Mandora after Niggel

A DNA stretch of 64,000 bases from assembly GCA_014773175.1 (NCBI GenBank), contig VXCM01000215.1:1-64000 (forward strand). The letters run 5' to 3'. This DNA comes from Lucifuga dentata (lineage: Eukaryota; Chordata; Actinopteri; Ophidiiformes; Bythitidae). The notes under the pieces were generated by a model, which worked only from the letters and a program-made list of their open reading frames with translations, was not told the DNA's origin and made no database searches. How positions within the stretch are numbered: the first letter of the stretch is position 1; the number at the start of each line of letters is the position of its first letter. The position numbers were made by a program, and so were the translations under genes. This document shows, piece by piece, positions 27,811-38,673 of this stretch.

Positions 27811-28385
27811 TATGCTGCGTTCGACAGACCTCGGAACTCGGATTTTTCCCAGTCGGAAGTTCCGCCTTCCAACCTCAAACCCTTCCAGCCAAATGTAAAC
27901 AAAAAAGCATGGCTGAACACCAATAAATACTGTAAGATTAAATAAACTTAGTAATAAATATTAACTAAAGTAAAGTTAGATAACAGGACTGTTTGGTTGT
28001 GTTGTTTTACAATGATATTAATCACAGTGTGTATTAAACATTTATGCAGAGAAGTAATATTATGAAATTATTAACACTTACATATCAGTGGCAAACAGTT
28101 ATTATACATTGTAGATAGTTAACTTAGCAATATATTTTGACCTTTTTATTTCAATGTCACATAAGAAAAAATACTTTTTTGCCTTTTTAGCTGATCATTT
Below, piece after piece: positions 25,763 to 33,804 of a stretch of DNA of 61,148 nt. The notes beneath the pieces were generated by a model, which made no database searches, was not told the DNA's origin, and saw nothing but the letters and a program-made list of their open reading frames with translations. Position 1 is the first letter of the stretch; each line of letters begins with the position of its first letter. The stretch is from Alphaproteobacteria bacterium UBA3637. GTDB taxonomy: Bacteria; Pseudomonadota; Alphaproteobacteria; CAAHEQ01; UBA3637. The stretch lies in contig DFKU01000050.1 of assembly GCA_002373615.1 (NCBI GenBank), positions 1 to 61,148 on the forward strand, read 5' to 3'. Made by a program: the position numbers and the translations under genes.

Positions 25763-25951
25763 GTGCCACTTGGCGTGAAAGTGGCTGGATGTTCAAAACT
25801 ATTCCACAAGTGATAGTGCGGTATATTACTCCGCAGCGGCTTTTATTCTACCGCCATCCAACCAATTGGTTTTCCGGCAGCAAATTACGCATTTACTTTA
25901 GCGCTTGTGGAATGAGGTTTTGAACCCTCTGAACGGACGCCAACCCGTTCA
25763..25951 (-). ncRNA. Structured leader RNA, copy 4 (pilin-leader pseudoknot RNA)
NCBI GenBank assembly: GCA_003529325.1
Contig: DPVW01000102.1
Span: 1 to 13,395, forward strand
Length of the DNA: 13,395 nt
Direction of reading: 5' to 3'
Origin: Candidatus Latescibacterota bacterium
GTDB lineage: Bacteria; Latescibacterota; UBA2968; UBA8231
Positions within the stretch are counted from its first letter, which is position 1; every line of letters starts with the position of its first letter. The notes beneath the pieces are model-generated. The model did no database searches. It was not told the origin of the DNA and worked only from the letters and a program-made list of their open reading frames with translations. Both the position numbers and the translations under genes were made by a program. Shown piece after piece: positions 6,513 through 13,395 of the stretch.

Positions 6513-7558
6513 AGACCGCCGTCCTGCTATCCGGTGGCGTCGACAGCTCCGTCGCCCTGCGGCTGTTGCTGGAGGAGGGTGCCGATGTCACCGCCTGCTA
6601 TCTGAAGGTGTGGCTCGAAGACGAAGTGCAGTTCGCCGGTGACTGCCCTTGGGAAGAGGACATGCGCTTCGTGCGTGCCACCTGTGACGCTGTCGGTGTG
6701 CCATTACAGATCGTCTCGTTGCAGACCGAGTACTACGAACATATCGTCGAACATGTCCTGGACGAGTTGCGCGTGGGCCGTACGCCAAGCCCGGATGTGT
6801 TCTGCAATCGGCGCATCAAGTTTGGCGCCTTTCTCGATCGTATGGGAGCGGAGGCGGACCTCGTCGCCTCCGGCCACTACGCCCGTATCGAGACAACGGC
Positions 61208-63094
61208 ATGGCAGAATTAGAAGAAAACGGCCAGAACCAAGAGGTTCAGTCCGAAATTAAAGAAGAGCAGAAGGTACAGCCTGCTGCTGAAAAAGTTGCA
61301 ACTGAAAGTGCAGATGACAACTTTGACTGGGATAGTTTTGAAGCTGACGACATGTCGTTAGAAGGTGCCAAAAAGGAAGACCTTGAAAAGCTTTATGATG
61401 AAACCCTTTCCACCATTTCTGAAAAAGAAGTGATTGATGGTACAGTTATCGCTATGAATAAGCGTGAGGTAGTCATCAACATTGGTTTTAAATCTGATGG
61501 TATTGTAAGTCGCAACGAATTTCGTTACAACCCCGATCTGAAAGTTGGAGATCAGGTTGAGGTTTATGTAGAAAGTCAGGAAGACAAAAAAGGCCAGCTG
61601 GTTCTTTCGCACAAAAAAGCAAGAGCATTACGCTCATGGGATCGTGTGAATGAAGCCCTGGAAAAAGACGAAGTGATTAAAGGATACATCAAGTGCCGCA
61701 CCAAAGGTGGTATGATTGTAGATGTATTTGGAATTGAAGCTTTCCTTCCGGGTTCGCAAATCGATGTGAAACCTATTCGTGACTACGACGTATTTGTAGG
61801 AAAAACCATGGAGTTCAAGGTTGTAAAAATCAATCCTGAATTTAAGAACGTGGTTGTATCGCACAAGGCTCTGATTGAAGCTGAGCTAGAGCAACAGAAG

70cm, 6 - 8 courses; based on one of the most elegant mandoras in the most useful size by Sympert Niggel 1754 (Nürnberg No. MIR 895) 9 ribs; the original has 6 courses and is in ebonised figured sycamore with a simple long black neck and a partially open pegbox with a treble rider. A very similar mandora by Niggel but with a crook type pegbox is currently on display in the Stadt Museum in Füssen; This instrument also has an ebonised sycamore back, as does the Weigert in Paris and the Weiss in Halle, suggesting that this may have been a fashion, presumably to imitate more expensive mandoras with real ebony backs such as the large Tecchler mandora, also in Paris. Dieter Kirsch has pointed out that much of the mandora music is associated with monastic institutions, which makes me suspect this fashion for black may be related to their monastic usage.
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